To develop non-RSD rights legal assistance, you will also need to assess the risk involved for your clients, decide whether it is worth taking a specific calculated risk, and then trying to mitigate the risk factor.
New clients without legal status may present a serious obstacle to providing non-RSD rights legal assistance. In some countries, clients will not have legal status until they are granted refugee status, while refugees in other countries may be granted temporary legal status as asylum seekers. Until they have legal status, clients will not be able to appear before the court or engage in non-litigation strategies for fear of making their presence known to the authorities.
Fear of Publicity
While refugees have fled their country of origin, they may still fear being discovered in their country of refuge. They may be reluctant to air their stories in a court room or put their name under public records. This barrier may be overcome using non-litigation strategies with the implied next-step of litigation, even if your client would not ultimately wish to engage in litigation. Alternatively, this may not be an issue if your legal system has provisions for protecting identities of the vulnerable.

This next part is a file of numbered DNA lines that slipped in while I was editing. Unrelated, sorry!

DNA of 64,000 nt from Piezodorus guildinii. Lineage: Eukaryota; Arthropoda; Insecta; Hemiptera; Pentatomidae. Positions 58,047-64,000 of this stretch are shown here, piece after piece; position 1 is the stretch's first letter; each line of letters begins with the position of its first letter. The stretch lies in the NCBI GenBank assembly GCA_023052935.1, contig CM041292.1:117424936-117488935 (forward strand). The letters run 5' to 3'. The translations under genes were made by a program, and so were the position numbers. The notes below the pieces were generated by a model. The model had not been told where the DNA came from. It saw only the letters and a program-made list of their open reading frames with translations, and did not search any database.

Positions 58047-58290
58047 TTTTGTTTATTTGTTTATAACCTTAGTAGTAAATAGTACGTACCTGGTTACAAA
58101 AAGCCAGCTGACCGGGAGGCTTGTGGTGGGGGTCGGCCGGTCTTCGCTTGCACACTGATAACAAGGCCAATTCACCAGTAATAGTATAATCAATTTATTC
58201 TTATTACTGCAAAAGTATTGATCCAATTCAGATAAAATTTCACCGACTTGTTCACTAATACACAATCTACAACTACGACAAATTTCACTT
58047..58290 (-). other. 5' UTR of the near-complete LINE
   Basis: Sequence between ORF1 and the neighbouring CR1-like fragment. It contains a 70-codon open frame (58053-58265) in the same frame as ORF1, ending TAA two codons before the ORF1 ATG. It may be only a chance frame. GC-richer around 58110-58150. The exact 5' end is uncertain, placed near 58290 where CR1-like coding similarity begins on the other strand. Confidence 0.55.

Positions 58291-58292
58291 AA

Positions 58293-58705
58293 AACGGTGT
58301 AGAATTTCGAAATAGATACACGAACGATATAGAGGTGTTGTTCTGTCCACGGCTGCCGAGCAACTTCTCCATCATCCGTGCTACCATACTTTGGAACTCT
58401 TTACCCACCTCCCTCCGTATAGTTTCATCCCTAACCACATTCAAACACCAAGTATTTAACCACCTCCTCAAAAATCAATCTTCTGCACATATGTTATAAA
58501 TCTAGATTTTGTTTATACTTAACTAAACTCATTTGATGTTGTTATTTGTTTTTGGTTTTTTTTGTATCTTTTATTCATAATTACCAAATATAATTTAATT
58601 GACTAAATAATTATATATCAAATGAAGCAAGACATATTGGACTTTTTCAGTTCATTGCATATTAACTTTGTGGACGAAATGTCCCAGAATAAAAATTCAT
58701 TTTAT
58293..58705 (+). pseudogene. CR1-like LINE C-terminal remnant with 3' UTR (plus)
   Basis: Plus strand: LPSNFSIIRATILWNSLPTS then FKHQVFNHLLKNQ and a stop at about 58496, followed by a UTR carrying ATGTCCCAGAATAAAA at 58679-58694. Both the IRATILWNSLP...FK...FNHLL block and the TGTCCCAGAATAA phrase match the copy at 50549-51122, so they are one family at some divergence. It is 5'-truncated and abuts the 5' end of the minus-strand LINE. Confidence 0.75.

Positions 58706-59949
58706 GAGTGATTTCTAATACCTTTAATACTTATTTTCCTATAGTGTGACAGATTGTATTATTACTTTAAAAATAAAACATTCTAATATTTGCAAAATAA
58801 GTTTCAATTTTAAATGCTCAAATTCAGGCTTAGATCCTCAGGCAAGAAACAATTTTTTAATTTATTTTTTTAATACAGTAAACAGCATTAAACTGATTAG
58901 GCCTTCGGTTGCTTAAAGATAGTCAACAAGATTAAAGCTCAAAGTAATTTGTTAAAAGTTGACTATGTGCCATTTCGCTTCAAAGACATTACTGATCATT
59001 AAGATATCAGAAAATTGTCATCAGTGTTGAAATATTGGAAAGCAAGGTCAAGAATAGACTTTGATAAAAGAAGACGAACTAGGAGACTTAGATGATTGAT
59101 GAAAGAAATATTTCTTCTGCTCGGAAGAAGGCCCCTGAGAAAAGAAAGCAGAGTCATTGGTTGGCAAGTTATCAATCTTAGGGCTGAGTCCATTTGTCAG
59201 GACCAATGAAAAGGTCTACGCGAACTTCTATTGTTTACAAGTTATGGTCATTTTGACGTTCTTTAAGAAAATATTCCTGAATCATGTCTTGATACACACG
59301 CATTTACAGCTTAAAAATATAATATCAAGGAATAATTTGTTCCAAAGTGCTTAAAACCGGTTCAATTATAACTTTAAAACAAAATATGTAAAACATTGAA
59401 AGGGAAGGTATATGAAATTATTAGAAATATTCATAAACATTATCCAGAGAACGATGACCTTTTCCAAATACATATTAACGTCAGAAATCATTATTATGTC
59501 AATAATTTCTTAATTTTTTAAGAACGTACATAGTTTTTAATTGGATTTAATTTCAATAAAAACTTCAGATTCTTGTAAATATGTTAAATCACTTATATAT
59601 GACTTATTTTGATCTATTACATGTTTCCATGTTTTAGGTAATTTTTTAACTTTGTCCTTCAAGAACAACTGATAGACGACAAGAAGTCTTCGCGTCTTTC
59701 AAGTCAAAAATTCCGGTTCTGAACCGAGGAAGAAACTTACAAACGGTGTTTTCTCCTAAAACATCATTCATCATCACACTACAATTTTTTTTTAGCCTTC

Using Test Cases
Due to the risks associated with pursuing non-RSD rights legal assistance in some refugee cases, you may decide to choose your initial cases carefully so as to mitigate these risks and set a good precedent. You may find clients willing to take these risks after you provide an in-depth explanation, and you may also have clients for whom the risk is naturally lower due to their status or situation. You may decide to start with these cases to set a good precedent.